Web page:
Continuing to trace your back I let my hands cover the scars. Moving them felt like ridges of sand shifting. I thought I could massage your flesh until it was perfect again, unmarked by the scars of the past.
Every part of me knew I was doing wrong. I was not healing your scars; I was piling on the transgressions but I cared not.
Then I did the one thing I had never dared when we were young. Gently I kissed your bare shoulder. The warmth of your skin melted on my lips so I kissed you again.
You moved forward and pulled your shirt over your head and I watched your hair cascade out from under it. Clutching your shirt to your chest you slipped off your bra and leaned back into me. Against your neck I smelled your perfume mixed with the salt blown in by the wind while you were at The Point.
I wanted to devour you and kissed at your neck, tasting the salt, feeling it leech into me.
My hands came around, circling under your ribs before moving upwards and caressing your breasts. My appetite grew even deeper and I lusted after you. As my hand slipped lower towards the button of your jeans you stopped me with your hand, before turning over, discarding the shirt.
You looked down at me and it was if the fantasy of my dreams had come true. I wanted to be looking down on you, as you had once imagined. My hands slid to your hips, followed the curve of your buttocks and pulled you closer until your nipples rested near my mouth. I gorged myself on your breasts, casting aside any fear of breaking you.
I became drunk on the vision of your nakedness, debauched in satisfying my own pleasures. This was the last dying breath of a mean sucking in the vestige of a future he cannot possess.
As we lay on the floor, spent, I looked down on you. Was it how you imagined? The futility and lust of youth consummated and wasted.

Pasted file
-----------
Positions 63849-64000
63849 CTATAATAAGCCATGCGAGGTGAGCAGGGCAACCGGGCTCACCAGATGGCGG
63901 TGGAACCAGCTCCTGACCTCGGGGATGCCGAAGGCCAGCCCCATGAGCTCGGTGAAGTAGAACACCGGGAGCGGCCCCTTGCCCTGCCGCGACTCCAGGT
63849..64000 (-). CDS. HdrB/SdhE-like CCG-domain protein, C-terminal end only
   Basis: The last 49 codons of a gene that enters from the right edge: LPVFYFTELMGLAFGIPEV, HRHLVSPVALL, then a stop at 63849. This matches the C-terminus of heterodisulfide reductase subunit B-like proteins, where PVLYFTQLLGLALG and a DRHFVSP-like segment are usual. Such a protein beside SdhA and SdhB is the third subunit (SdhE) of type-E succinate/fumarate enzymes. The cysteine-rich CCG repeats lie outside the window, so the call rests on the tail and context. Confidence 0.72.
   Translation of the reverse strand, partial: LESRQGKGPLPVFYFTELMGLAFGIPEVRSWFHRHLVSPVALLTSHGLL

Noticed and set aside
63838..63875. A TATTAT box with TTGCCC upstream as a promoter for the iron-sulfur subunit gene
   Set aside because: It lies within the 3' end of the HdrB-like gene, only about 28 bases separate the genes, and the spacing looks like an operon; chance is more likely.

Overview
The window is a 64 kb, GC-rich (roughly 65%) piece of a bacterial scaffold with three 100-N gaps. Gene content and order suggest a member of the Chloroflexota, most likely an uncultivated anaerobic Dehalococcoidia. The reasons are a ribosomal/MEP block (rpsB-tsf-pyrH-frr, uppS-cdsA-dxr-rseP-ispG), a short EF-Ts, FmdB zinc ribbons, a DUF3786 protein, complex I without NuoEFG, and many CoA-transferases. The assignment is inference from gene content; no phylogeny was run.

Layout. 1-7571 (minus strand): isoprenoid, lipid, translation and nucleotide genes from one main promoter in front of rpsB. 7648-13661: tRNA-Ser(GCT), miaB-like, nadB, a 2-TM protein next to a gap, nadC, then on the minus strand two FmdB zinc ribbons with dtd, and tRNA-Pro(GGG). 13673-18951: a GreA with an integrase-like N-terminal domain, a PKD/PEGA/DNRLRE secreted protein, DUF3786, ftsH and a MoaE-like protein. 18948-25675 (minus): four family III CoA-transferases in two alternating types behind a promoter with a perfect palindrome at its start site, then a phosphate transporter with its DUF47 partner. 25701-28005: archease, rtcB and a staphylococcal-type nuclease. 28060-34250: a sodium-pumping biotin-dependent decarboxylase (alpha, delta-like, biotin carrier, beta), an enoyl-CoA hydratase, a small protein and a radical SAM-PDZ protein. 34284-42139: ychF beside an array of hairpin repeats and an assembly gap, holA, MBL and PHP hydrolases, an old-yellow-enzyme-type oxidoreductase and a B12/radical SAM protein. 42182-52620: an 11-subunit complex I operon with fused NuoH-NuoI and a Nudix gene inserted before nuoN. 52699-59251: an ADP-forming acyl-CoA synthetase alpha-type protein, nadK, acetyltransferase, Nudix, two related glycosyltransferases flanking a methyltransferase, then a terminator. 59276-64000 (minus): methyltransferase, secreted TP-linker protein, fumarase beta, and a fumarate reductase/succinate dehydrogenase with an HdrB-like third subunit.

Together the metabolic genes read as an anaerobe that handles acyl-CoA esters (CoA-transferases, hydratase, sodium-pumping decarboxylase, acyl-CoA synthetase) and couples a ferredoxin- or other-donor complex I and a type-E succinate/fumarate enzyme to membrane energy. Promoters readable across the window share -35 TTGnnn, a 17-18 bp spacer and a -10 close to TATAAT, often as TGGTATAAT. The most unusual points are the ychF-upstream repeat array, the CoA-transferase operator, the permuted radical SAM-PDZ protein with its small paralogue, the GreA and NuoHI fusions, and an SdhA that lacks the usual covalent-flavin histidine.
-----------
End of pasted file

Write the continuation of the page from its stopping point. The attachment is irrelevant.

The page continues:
You gently pushed my off you and headed for the bathroom. I dressed quickly and left my own note for you on the reverse of the card you gave me.
Rebecca was still sick on the Sunday and I told her there was an afternoon catch up at The Whalers.
We needed no words that afternoon except to read the lust of the flesh. I ate and drank my fill of your body.
But then I left. I had to leave, for both our sakes.
I left without a word, my own version of twenty years ago. I didn’t want you to see me leaving nor watching me go. I imagined you at the door or the window of the house, watching the car drive away as I watched a bus depart.
I went and had a beer before going home and the storm that threatened the night before broke as I headed home. I got drenched just getting from the car to the house.
Yet now I simply feel guilty. Guilt over what I have done and guilt for how it may have affected you. Your silence suggests wounds that I have cut deep.
I couldn’t see you again before you left although I drove past your place a couple of times.
This is so trivial, but I hope the repairs to your house come along quickly and you can get it finished.
I am so sorry, yet I dare not ask forgiveness for I cannot forgive myself.
I am sorry I was not your “always and ever,”